Shailendra Kumar is the author of Making Money out of data. It’s not an analytics book, it’s a business book.
Shaily is a keynote speaker on data analytics. In this podcast he talks about the “everyone does analytics” phenomenon, the importance of articulating the business problem before anything else, and what makes a real data scientist.
What problem are you solving?
Here’s a summary:
- How he prospers in a world where “everyone does analytics”
- Analytics as a business or strategic function, not an IT function
- the importance of creating the need first
- no one thinks about the problem – you need to articulate a business problem. Tell me in plain English the business problem, devoid of technical terms
- what if the client doesn’t have a business problem?
- how much money will the business problem save when the problem is fixed?
- people tend to mix up analytics, data science, pattern recognition, machine learning, AI, predictive.
- sales people throw buzzwords around and they don’t know what’s underpinning it – it’s important that they use the right terminology, or they’ll deliver things which aren’t the thing you’ve sold in; and then the client blames the function
- with 23 million Australians and 250,000 people on linked in saying they do data science – is that true? there are really only 20 people who can really do analytics: someone who was writing SQL has now “become” a data scientist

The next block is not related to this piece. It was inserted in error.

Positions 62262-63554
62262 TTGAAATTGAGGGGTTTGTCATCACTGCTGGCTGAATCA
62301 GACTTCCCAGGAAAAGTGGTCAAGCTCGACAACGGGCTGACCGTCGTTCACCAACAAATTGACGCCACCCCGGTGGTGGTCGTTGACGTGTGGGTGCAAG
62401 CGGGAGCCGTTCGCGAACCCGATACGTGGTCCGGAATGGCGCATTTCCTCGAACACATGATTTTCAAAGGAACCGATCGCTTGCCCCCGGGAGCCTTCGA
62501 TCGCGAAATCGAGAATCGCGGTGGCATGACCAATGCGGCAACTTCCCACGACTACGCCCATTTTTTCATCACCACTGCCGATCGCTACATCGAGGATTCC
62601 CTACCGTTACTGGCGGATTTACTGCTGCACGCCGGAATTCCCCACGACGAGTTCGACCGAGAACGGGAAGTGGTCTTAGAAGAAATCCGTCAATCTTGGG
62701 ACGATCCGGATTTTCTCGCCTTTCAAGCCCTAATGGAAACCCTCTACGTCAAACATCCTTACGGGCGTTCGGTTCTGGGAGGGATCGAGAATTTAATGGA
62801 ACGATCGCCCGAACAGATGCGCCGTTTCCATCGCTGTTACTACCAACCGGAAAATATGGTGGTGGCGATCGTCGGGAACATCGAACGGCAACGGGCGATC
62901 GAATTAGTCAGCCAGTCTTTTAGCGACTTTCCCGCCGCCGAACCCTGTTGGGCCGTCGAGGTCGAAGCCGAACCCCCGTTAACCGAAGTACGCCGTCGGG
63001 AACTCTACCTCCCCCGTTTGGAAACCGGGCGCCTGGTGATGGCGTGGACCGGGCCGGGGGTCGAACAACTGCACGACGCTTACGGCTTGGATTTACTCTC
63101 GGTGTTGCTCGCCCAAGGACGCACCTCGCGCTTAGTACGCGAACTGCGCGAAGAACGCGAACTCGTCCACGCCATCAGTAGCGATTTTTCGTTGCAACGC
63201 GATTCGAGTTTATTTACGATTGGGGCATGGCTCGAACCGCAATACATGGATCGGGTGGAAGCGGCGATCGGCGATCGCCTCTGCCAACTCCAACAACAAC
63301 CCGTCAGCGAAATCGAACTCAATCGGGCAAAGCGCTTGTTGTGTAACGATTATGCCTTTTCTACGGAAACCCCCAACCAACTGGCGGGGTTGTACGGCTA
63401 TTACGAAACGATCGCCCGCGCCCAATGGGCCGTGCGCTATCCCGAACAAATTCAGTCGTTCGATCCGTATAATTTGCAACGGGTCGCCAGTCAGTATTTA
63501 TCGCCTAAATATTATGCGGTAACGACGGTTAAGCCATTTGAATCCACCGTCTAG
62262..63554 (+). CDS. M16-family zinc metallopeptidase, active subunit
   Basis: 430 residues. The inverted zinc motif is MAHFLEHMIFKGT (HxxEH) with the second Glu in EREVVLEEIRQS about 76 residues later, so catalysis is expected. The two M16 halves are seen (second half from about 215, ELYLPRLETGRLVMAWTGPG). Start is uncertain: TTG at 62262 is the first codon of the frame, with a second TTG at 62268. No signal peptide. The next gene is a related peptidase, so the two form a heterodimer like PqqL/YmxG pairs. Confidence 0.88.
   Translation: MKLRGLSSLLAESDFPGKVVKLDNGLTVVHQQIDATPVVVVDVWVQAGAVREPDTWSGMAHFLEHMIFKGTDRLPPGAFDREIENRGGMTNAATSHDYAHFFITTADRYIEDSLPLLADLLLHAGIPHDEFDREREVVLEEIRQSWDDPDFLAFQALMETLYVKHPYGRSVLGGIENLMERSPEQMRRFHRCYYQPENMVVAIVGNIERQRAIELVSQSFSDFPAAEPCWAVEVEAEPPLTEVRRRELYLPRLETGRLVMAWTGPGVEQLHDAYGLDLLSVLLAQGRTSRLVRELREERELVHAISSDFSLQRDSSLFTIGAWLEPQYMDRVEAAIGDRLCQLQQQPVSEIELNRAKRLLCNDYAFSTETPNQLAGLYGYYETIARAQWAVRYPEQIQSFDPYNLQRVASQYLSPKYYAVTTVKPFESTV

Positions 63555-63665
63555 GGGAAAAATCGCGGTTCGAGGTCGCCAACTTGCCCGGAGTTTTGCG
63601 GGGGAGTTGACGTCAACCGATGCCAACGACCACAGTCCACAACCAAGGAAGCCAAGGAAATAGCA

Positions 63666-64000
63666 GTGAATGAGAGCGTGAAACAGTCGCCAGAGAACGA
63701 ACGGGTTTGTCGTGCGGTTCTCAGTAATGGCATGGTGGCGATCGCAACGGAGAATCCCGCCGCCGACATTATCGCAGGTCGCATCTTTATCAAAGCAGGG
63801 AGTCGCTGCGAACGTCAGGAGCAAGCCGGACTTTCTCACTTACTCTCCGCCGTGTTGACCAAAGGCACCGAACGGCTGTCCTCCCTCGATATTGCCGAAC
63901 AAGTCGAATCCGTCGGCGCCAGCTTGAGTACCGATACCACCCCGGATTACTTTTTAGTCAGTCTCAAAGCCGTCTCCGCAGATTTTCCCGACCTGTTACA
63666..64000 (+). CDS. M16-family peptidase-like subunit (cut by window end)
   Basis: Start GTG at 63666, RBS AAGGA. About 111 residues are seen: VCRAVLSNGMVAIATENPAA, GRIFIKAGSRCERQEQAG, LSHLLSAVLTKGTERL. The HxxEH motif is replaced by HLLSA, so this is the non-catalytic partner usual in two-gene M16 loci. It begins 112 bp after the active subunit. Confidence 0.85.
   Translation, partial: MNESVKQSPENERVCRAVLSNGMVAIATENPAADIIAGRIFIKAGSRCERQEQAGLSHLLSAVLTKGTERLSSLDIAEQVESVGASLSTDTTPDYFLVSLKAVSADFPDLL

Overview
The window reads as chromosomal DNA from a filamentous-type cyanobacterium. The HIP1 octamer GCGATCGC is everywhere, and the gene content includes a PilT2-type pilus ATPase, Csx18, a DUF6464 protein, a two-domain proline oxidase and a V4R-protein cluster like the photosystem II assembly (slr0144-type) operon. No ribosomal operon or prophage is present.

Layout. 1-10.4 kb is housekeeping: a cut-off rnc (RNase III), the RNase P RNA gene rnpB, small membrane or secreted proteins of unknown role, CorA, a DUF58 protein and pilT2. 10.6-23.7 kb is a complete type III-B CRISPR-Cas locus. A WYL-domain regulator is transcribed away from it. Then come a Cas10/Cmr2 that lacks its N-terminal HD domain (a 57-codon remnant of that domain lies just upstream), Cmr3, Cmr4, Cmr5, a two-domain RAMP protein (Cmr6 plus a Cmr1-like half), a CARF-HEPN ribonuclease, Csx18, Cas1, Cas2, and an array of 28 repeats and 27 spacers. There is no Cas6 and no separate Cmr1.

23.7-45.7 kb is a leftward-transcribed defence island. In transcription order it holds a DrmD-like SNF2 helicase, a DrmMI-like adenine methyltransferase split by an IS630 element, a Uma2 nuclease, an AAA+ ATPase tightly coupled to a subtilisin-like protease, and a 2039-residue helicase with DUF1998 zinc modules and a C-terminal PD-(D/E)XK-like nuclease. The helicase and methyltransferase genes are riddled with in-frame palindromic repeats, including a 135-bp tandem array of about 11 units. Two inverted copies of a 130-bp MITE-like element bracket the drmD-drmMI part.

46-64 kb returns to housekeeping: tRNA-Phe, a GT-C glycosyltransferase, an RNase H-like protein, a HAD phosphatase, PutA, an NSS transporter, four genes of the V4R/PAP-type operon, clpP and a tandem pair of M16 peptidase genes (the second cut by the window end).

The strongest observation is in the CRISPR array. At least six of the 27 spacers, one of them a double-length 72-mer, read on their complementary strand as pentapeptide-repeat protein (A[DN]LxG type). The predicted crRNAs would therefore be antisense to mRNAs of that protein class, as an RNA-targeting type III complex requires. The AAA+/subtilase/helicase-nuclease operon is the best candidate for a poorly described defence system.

- skills of a good data analyst: must have stats and problem solving
- analytics is a creative field
Team as family
- This is important: you need to work with an analytics in the way you work with your family, like you work with your 8 year old – i treat them very personally, i am their elder brother, i’m making them do stuff because they’re part of my family, and they are doing it because they are part of the wider family. emotional investment will only come if you treat them as a family
- what makes me tick is to find a problem and solve that problem
- Why he doesn’t read, but he does dream, walk and think outside the box
- if you do what you’ve always done you’ll get what you’ve always gotten
- in IT you need to get the plumbing right and if you do everything works. with analytics you sometimes need to break the plumbing and then put it back together
- you need to be creative, know what to look for in the data, be great at statistics, and you should be great at presenting